Seqirus announced plans manufacture its influenza vaccine for the 2019-2020 season using an exclusively cell-based production process for the first time.
Russell Basser, senior vice president of research and development at Seqirus, told Infectious Diseases in Children that several studies have demonstrated the potential benefits of cell-based influenza vaccines compared with egg-based vaccines.
All four virus strains recommended by WHO to be included in the vaccine for the upcoming season will be exclusively cell based, the company noted.
WHO recommended the use of cell-based candidate vaccine viruses beginning in 2016, and the FDA approved Seqirus’ use of the cell-based influenza vaccine. Adjusted data previously reported by the company demonstrated 36% greater efficacy compared with the standard egg-based quadrivalent vaccine in preventing symptoms in patients aged 4 years and older.
Egg-based influenza vaccines have not been effective against some strains of the virus, including H3N2, in previous seasons. Researchers have investigated the use of adjuvants to increase immune responses in both children and adults. Seqirus mentioned back in October that it plans to incorporate both technologies — adjuvants and cell-based production — to further improve its vaccines.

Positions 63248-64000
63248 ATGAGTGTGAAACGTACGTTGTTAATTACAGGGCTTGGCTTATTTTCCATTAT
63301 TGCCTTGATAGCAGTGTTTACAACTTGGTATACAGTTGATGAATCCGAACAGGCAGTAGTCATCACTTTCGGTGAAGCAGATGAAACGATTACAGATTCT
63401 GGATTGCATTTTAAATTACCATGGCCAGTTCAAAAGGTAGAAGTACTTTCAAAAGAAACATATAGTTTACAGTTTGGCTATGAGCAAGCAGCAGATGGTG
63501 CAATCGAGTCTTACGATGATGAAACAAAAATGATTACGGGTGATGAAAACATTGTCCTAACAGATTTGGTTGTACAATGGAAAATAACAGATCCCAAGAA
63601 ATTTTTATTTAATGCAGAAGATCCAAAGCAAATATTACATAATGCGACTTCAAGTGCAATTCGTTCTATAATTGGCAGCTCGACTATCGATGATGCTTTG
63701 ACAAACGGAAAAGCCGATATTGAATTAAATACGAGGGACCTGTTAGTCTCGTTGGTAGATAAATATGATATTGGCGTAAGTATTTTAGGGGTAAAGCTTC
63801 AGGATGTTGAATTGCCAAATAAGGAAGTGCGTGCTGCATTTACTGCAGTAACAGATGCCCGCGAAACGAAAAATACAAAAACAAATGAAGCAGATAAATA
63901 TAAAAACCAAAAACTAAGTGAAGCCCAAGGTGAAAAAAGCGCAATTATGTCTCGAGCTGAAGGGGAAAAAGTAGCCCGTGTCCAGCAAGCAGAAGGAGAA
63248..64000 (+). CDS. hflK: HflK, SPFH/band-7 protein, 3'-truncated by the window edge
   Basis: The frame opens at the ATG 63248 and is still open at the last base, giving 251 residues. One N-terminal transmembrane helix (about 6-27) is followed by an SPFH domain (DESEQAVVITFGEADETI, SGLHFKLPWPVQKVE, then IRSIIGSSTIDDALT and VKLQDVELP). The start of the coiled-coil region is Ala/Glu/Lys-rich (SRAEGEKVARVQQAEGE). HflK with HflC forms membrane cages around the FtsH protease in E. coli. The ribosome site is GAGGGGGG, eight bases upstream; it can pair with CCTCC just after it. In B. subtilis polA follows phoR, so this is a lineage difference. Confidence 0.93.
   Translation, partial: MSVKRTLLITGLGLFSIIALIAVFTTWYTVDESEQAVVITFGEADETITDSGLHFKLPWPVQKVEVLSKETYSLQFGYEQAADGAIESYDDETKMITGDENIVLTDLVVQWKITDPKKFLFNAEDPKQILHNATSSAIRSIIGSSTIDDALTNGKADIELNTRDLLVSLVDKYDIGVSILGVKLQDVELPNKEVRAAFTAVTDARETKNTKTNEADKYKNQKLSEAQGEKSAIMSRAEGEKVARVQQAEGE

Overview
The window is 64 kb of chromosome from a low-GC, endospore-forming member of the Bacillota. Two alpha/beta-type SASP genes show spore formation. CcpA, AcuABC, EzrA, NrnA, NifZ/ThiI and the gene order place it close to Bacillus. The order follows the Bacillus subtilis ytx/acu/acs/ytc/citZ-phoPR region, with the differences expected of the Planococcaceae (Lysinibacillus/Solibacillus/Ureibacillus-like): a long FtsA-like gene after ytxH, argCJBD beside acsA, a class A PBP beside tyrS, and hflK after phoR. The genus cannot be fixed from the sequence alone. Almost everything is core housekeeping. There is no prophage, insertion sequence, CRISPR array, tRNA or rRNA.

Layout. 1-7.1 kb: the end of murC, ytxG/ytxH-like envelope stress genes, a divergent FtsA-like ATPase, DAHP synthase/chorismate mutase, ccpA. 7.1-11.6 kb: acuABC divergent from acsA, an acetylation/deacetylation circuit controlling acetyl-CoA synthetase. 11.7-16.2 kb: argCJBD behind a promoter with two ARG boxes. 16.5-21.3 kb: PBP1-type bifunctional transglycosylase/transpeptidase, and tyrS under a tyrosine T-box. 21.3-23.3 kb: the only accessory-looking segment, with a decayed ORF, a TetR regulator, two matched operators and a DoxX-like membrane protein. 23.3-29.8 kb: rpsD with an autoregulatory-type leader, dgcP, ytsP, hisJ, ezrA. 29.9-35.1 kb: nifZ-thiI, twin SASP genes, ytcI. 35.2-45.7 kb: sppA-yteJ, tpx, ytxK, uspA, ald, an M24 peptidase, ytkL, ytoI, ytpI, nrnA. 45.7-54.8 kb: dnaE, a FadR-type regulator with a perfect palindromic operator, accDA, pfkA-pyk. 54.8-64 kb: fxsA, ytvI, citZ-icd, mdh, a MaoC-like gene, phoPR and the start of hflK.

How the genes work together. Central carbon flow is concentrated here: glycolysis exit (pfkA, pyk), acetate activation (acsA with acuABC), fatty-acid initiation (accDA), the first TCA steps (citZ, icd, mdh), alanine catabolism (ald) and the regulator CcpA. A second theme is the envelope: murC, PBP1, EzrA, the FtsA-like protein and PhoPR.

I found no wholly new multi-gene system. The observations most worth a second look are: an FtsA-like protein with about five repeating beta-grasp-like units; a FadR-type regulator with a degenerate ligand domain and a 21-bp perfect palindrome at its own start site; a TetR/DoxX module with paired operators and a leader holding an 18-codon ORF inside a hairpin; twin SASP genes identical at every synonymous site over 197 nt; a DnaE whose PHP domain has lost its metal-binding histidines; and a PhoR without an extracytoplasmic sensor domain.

“Cell-based vaccines may result in better influenza-related outcomes compared with standard influenza vaccine options, particularly in H3N2-dominated seasons,” Basser said. “Vaccination against influenza remains the best defense available, regardless of the manufacturing process used to produce the vaccine.”– by Katherine Bortz
Boikos C, et al. Effectiveness of the cell culture- and egg-derived, seasonal influenza vaccine during the 2017-2018 Northern Hemisphere influenza season. Presented at: National Foundation for Infectious Diseases 2018 Clinical Vaccinology Course; Nov. 9-10, 2018; Bethesda, Maryland.
Daly W, et al. Abstract 987. Presented at: IDWeek; Oct. 3-7, 2018; San Francisco.
Disclosure: Basser is an employee of Seqirus.